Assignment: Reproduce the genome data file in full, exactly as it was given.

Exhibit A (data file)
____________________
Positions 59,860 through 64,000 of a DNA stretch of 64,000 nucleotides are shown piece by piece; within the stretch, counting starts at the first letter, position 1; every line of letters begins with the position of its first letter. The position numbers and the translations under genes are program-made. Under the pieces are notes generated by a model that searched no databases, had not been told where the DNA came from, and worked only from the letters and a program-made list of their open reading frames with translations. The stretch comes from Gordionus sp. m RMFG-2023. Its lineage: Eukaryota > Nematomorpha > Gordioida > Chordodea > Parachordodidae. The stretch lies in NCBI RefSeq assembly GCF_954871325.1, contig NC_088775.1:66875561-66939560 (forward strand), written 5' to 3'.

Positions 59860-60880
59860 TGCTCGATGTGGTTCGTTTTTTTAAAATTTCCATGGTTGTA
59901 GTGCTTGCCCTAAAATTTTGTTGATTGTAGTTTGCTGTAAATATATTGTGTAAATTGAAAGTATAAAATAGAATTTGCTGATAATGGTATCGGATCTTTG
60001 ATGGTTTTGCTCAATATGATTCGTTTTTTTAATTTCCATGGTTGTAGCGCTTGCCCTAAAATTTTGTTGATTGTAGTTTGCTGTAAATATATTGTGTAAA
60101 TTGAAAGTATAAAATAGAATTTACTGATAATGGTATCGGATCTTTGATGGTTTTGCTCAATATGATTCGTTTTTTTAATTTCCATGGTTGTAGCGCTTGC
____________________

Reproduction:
Positions 59,860 through 64,000 of a DNA stretch of 64,000 nucleotides are shown piece by piece; within the stretch, counting starts at the first letter, position 1; every line of letters begins with the position of its first letter. The position numbers and the translations under genes are program-made. Under the pieces are notes generated by a model that searched no databases, had not been told where the DNA came from, and worked only from the letters and a program-made list of their open reading frames with translations. The stretch comes from Gordionus sp. m RMFG-2023. Its lineage: Eukaryota > Nematomorpha > Gordioida > Chordodea > Parachordodidae. The stretch lies in NCBI RefSeq assembly GCF_954871325.1, contig NC_088775.1:66875561-66939560 (forward strand), written 5' to 3'.

Positions 59860-60880
59860 TGCTCGATGTGGTTCGTTTTTTTAAAATTTCCATGGTTGTA
59901 GTGCTTGCCCTAAAATTTTGTTGATTGTAGTTTGCTGTAAATATATTGTGTAAATTGAAAGTATAAAATAGAATTTGCTGATAATGGTATCGGATCTTTG
60001 ATGGTTTTGCTCAATATGATTCGTTTTTTTAATTTCCATGGTTGTAGCGCTTGCCCTAAAATTTTGTTGATTGTAGTTTGCTGTAAATATATTGTGTAAA
60101 TTGAAAGTATAAAATAGAATTTACTGATAATGGTATCGGATCTTTGATGGTTTTGCTCAATATGATTCGTTTTTTTAATTTCCATGGTTGTAGCGCTTGC